Have you ever wondered why maxi length, DIY tulle circle skirt tutorials are really hard to find? I’m going to explain. But first, you should take a look at any DIY tulle circle skirt tutorial (just google it, there are loads of good tutorials!) to get an overall idea of what I did.
My idea was to get a ridiculously full skirt. I wanted to achieve this by layering 10 tulle donuts and add a visible, elastic waistband. The first problem was the tulle as such. For a knee-length circle skirt, standard-width fabric works fine. To achieve maxi length, you either have to sew together two half-donuts per layer (best idea with fine, soft tulle 😜) or find extra wide tulle fabric. As you can imagine, it took me a while to find something suitable. In the end, my aunt got me some (25 m) 2.8 m wide tulle from Paris.
I cut out quarter donuts from folded fabric, but I had to secure the folds with fabric clips to make sure the layers could not shift while cutting them. In consequence, it took me a while to cut out all ten donuts.
Next, I wanted to preassemble the donuts before sewing them together. This means, I first had to find a large enough space on the floor to lay out a circle of 2.3 m in diameter.
As the tulle layers shift easily on top of each other, I had to pin them together layer by layer, fabric clip per fabric clip. I may have taken a break after this step.
When I thought the worst part was over, I put the preassembled ten layers on the sewing machine. Sadly, even soft tulle puffs up enormously, so I could not see the foot and needle of my sewing machine anymore.
I ended up watching from the side and was sewing at an incredibly low speed to make sure I sew a straight seam catching all layers.
Adding the elastic waistband afterwards was almost a pleasure compared to any of the steps before.
However, I love this skirt and still would not change any part of it. Of course, four layers of tulle would have puffed up enough to make this an impressive skirt. You also may complain about the (intentionally!) missing layer of lining as you can still see my legs through ten layers of tulle, but I am totally fine with it. It is a bit hard to make sure the tulle does not get caught somewhere when wearing it, but it is well worth the effort. Now I am just lacking a bodice to make this my go-to evening gown. I might have something in mind already, stay tuned!
The idea behind Nightshade dates back quite a while to when my aunt asked me to knit her a cropped summer sweater. It should be ridiculously wide and boxy but at the same really short to just cover the breasts. The sleeves were intended to look like long sleeves, but in fact should just reach from the wrists to the elbows and be super tight. Sounds like a challenge? Well, here is the solution!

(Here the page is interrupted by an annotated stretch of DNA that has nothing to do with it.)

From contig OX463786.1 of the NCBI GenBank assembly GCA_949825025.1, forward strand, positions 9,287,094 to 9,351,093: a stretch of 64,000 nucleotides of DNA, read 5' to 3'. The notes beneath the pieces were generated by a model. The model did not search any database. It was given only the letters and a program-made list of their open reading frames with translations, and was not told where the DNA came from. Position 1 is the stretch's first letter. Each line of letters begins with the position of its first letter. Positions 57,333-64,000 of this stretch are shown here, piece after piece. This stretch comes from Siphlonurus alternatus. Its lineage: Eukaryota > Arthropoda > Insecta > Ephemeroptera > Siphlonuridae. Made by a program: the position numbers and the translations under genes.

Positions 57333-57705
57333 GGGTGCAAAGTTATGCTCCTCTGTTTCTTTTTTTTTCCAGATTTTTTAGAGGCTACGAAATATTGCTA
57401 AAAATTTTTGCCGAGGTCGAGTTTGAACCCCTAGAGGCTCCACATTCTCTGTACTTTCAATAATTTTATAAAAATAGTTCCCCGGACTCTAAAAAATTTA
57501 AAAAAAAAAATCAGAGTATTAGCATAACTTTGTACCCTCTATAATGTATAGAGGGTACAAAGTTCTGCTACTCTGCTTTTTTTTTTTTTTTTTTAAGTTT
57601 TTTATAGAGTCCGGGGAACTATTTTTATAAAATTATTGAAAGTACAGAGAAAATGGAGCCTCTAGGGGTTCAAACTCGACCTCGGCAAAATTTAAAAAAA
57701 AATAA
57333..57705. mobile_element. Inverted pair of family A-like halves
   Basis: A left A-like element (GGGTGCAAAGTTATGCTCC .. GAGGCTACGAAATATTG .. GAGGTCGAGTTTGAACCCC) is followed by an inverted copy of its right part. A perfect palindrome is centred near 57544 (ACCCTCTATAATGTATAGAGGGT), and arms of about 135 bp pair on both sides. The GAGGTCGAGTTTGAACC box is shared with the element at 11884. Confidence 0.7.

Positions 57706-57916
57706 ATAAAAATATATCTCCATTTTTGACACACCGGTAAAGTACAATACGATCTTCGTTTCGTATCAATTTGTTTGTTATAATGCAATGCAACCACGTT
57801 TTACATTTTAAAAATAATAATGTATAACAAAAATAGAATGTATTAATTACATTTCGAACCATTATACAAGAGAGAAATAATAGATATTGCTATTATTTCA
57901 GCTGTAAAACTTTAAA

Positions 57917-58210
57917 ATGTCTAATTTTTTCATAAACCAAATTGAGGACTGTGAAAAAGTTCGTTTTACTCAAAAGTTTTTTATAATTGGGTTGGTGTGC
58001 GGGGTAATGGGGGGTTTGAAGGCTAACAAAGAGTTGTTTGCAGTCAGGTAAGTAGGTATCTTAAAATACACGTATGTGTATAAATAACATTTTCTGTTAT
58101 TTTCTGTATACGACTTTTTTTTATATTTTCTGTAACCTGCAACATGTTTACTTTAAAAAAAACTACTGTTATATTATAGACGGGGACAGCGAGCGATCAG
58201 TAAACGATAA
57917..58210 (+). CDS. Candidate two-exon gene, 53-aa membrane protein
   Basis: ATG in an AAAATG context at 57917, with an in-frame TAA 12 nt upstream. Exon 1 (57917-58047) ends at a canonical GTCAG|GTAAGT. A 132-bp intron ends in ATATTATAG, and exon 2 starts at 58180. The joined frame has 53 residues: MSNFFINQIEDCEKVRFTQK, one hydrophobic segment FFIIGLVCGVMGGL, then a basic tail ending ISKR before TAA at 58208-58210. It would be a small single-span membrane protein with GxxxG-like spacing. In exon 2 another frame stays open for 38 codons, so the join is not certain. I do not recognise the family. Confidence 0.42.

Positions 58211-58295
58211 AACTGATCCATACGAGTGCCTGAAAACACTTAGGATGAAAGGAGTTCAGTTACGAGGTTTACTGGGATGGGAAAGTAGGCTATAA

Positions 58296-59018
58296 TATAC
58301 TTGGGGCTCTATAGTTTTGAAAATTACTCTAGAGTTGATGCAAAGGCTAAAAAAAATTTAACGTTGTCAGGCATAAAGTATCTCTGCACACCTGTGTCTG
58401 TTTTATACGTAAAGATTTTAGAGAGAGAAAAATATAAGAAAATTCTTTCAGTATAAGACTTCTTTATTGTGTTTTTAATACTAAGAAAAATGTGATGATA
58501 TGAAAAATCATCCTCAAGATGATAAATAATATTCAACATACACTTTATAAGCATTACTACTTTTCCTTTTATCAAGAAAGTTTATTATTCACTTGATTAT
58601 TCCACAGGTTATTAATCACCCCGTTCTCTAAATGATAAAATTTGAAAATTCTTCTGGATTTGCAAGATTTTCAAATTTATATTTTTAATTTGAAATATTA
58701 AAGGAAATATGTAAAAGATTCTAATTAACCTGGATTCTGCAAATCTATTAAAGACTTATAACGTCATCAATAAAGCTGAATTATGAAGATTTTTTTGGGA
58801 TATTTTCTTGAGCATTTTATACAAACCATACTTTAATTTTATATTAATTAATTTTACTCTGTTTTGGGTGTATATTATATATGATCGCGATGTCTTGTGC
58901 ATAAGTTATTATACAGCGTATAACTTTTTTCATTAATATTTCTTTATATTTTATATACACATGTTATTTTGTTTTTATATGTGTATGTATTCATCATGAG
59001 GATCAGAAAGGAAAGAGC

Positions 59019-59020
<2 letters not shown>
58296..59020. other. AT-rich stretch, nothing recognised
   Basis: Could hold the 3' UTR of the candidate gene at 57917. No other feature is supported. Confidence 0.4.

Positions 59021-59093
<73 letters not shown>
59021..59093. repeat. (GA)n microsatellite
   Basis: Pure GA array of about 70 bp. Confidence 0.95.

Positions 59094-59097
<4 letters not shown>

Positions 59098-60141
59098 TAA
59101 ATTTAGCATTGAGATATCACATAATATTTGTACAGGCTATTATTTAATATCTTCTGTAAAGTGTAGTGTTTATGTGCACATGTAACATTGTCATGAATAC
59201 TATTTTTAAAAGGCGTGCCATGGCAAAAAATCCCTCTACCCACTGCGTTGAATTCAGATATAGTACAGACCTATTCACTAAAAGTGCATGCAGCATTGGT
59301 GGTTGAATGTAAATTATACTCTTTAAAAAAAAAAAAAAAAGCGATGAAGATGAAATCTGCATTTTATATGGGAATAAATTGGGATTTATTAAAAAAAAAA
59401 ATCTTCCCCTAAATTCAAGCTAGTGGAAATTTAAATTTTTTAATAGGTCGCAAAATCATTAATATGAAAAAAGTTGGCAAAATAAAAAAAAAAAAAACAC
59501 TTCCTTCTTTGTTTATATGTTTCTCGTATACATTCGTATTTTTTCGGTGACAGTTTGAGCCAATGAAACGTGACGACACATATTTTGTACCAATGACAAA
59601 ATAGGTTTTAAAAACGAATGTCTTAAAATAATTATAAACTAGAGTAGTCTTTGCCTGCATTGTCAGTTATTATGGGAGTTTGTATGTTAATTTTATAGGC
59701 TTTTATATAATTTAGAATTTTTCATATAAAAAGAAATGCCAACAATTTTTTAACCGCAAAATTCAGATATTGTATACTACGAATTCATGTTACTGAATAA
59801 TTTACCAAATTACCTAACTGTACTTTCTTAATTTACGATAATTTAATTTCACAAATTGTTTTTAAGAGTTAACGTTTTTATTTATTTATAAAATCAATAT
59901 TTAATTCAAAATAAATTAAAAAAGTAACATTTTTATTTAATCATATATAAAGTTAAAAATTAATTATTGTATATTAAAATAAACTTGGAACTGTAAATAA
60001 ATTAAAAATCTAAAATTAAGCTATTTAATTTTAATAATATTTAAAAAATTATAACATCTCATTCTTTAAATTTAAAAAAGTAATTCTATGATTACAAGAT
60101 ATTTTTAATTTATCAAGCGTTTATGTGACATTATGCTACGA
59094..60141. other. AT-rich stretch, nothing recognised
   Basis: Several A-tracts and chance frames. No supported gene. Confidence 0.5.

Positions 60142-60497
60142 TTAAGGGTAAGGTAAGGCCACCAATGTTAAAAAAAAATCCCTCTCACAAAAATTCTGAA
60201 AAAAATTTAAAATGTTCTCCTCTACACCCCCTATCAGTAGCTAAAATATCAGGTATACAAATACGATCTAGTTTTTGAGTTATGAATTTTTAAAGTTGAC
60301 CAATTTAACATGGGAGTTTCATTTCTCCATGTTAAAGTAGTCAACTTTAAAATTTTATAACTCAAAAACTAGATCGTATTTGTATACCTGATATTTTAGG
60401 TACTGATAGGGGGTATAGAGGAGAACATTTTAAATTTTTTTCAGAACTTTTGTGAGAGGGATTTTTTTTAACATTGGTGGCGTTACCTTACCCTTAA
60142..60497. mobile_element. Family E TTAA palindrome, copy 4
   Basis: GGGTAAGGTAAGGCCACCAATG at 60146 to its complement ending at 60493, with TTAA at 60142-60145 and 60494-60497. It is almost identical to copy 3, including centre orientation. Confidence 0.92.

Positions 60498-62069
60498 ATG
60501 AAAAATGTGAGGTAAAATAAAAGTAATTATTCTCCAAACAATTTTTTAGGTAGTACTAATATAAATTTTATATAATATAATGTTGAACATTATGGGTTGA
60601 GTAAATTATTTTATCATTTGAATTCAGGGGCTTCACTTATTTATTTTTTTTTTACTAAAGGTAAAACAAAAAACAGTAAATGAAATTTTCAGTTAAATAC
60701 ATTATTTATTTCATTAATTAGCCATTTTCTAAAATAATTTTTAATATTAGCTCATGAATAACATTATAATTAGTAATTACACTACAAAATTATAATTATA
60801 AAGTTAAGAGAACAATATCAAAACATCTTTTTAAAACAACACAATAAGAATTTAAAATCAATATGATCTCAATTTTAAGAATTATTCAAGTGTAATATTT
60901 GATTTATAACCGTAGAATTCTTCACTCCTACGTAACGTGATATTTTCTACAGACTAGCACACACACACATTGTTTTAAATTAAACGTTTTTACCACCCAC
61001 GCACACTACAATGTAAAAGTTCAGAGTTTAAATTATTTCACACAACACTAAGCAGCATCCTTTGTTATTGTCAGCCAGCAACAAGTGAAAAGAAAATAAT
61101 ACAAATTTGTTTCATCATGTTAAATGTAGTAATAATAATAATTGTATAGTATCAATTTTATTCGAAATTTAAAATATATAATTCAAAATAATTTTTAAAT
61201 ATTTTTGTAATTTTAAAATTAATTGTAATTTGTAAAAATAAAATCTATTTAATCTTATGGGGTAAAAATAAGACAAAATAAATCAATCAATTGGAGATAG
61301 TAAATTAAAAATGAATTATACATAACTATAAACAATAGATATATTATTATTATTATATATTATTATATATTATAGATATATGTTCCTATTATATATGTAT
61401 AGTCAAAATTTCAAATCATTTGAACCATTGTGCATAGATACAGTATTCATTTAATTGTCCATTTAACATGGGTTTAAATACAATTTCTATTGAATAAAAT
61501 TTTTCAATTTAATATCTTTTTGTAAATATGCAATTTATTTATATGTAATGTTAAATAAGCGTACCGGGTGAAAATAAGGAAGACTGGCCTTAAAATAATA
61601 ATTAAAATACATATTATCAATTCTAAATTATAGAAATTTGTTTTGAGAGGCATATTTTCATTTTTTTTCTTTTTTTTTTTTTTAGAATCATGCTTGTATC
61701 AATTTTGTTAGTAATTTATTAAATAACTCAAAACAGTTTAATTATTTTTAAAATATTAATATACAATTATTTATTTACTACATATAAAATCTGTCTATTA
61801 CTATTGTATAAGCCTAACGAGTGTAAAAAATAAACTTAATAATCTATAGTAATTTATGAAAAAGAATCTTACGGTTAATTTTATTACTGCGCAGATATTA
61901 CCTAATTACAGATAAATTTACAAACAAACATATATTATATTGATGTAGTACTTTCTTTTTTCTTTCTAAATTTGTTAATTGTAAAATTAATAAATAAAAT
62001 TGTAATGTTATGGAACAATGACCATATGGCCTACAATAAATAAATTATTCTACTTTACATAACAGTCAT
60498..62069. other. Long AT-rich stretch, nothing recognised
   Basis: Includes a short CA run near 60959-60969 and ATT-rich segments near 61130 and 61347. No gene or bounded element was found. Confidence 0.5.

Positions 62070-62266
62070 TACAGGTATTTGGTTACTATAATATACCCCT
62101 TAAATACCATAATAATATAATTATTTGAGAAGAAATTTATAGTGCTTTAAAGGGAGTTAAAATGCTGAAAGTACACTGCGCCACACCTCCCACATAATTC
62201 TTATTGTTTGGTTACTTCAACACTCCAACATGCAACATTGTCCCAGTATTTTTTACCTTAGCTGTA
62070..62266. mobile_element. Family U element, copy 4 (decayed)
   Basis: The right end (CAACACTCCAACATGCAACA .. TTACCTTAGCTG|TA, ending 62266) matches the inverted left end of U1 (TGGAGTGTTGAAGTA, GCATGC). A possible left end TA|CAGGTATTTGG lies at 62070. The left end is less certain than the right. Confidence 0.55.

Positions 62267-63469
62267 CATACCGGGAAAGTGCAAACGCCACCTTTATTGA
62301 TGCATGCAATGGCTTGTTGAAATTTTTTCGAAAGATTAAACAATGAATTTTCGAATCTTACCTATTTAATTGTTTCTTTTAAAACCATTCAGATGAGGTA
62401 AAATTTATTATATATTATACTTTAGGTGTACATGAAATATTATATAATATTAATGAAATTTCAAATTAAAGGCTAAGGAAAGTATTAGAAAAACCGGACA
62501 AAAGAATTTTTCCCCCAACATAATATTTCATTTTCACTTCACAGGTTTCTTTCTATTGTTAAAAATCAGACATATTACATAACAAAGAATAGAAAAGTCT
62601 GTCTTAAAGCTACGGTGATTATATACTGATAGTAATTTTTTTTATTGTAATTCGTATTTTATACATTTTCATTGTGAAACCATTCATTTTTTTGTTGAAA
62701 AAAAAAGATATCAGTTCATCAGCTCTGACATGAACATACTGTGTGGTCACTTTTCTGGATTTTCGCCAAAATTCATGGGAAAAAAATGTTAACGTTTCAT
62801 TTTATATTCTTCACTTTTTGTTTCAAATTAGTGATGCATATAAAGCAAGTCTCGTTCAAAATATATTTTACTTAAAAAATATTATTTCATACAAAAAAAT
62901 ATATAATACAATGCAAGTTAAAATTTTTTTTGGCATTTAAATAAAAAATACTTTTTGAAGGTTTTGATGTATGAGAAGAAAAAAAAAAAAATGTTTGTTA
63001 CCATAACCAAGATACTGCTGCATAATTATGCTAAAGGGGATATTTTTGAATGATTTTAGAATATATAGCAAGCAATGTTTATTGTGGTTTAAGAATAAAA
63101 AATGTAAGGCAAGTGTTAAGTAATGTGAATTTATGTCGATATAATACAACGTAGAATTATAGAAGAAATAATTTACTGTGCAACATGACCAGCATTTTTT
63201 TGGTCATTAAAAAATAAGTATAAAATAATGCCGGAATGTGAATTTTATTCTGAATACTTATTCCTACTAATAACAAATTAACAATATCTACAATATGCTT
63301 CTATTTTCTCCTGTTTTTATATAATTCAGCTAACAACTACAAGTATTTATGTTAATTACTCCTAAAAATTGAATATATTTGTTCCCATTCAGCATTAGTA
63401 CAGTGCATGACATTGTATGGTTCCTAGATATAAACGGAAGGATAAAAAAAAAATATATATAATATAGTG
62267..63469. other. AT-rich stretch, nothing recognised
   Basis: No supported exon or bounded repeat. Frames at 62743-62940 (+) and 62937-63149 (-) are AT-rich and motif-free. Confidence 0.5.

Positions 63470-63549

Nightshade is a lightweight, drapey, cropped sweater. This perfect layering piece for chilly summer evenings ends above your waist so you can wear it 90s-style to a pair of low-rise pants or in a more contemporary fashion to a high-waist bottom. The body is worked flat, the sleeves are worked in the round. All pieces are knit bottom-up and then sewn together. You can easily adapt the body to knitting in-the-round, but I recommend to stick to the pattern as the side seams add structure.
The shape of this sweater is very bold, so I have added minimalist, rolled edges to keep the focus on the shape. The yarn used is The Fibre Co.Meadow, a luxurious, fingering weight blend of 40% Merino wool, 25% baby llama, 20% silk and 15% linen. The yarn is drapey, soft and rustic at the same time with a beautiful semisolid colour effect due to the different fibre types. The surprisingly good meterage of the yarn makes my size M (36-38” bust circumference) sample weigh only 214g!
As Nightshade is my first graded pattern and I had problems finding test knitters, the sizes currently range from 28-30” to 52-54” bust circumference. If you need a larger size, please contact me and let me know which size you are interested in. I am sure we can work it out together. Please also contact me when you like my style and are interested in test knitting future patterns. I have a lot of ideas waiting to become new patterns!
You can buy the Nightshade pattern on Ravelry, as always. Go, show it a little love! Happy knitting!
When my dad asked me to knit him a fingering weight, Shetland argyle sweater, I did not expect how long it would take. I started it in September 2018 as a Christmas gift, but it ended up as a 2019 Easter gift. However, my dad is super happy with it.
I have modified the Jagger pattern by Martin Storey as a full intarsia front with navy sleeves and back. The yarn is Jamieson’s of Shetland Spindrift, a classic Shetland yarn for colourwork sweaters.
The largest size used about 450g of yarn on 3.5mm needles, 3.0mm for the ribbings.
This was my first large intarsia project, with up to 40 bobbins hanging at the back of each row of the front part. Nonetheless, intarsia knitting is not complicated once you get the hang of it. You may need a lot longer than usually to knit one row as you need to twist every crossing of two colours, but it does not get more complicated. The hard part comes when you have finished knitting and start to sew in a gazillion of loose ends. And that may be the reason why I finished knitting the pieces in January and finished the sweater as a whole in April.